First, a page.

The changing face of passive

Though passive investing is galloping its way into some allocations, it’s still not a significant percentage. Passive assets are concentrated in the developed markets, with the US claiming a majority share, followed by Europe and Japan.

The use of core and satellite strategies based on passive vehicles can be a further catalyst to the growth in using indexing to attain investment objectives. Indexing—whose benefits can include low cost, diversification, flexibility, and transparency—offers a simple solution to gain exposure to a broad spectrum of investment strategies.

The core-satellite strategy is useful not only for active versus passive allocation but can be used tactically to allocate among indexing areas, diversifying within asset classes, geographies, or themes.

Indian investors tend to have had a firm home bias, which has not changed over the last few decades. The pandemic shifted those dynamics, as the benefit of international diversification became evident. The assets in international schemes grew from 9,062 crore to 24,129 crore, a growth of 166 percent.

While US markets led the interest, allocations to emerging markets were also made. In 2021, the Securities and Exchange Board of India revised its limits to permit $1 billion per mutual fund, with a total cap of $7 billion for the industry. However, the industry has reached those limits and is now seeking a revision for them, as interest and assets are flowing into this segment.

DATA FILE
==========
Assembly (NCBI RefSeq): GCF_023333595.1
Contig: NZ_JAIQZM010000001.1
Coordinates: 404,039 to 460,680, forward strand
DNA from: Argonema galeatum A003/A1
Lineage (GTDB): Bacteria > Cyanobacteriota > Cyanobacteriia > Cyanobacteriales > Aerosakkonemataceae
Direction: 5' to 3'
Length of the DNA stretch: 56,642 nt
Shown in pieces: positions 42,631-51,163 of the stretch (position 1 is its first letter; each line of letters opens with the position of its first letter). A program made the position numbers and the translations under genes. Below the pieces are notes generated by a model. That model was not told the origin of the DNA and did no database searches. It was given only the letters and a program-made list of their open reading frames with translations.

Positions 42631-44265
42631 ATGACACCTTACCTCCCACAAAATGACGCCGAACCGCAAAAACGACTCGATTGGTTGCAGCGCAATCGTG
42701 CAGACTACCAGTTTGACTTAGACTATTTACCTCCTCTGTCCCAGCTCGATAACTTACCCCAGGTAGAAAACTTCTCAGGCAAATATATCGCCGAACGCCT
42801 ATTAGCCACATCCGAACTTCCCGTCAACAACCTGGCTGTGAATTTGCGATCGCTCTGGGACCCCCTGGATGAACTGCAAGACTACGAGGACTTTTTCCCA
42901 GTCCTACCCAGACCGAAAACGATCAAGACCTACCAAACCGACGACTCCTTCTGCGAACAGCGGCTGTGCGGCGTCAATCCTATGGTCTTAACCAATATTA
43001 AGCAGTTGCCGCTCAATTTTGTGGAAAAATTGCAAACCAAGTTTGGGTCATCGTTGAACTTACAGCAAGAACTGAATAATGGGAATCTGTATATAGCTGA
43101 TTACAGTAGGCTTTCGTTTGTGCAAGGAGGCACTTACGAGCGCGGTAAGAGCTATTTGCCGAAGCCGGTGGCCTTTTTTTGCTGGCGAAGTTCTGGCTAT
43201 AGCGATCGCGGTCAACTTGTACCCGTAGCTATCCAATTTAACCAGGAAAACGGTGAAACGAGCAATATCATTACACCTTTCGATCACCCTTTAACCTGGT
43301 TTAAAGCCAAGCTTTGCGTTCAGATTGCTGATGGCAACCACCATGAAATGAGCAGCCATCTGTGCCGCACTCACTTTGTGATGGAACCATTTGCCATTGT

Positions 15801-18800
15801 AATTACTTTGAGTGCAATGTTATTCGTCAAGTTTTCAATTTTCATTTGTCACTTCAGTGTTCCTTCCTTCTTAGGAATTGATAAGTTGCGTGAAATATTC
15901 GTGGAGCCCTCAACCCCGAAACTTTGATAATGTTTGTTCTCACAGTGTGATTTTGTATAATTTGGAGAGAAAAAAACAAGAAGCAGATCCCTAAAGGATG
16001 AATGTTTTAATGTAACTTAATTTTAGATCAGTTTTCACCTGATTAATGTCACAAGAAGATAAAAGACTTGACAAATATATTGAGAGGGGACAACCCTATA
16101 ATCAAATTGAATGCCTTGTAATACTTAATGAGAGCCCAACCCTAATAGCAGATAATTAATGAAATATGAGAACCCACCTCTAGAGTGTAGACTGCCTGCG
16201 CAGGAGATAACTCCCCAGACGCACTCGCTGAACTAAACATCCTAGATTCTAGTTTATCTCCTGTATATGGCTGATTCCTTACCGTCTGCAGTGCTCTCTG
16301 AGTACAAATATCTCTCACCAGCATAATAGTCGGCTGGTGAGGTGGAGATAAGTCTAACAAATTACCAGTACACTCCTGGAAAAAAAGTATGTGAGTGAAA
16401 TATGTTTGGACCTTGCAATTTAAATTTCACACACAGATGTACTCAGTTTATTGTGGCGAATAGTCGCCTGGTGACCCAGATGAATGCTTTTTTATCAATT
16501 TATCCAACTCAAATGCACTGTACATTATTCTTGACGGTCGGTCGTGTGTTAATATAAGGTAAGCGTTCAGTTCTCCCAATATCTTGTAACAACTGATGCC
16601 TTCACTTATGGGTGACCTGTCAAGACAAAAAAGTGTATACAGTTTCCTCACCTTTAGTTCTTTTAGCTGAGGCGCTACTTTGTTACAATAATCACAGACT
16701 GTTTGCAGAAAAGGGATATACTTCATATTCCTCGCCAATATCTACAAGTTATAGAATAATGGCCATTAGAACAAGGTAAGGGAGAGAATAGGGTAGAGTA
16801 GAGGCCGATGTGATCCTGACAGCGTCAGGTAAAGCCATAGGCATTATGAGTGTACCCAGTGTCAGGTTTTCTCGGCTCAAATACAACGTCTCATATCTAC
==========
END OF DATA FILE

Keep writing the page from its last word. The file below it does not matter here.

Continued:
Can passive be the new active?

The strong growth in passive investing is encouraging its prospects. India is seeing a heightened interest and resultant product issuances. Active outperformance is being challenged by indexing strategies. The road to passive investment styles dominating markets is a long one, but with new milestones, there is optimism to get there.

(The author of this article is Head of South Asia, S&P Dow Jones Indices. The views and recommendations made above are those of the analyst and not of MintGenie.)

Article
New-time investors must know all the options they have before investing.
First Published: 15 Mar 2022, 12:11 PM IST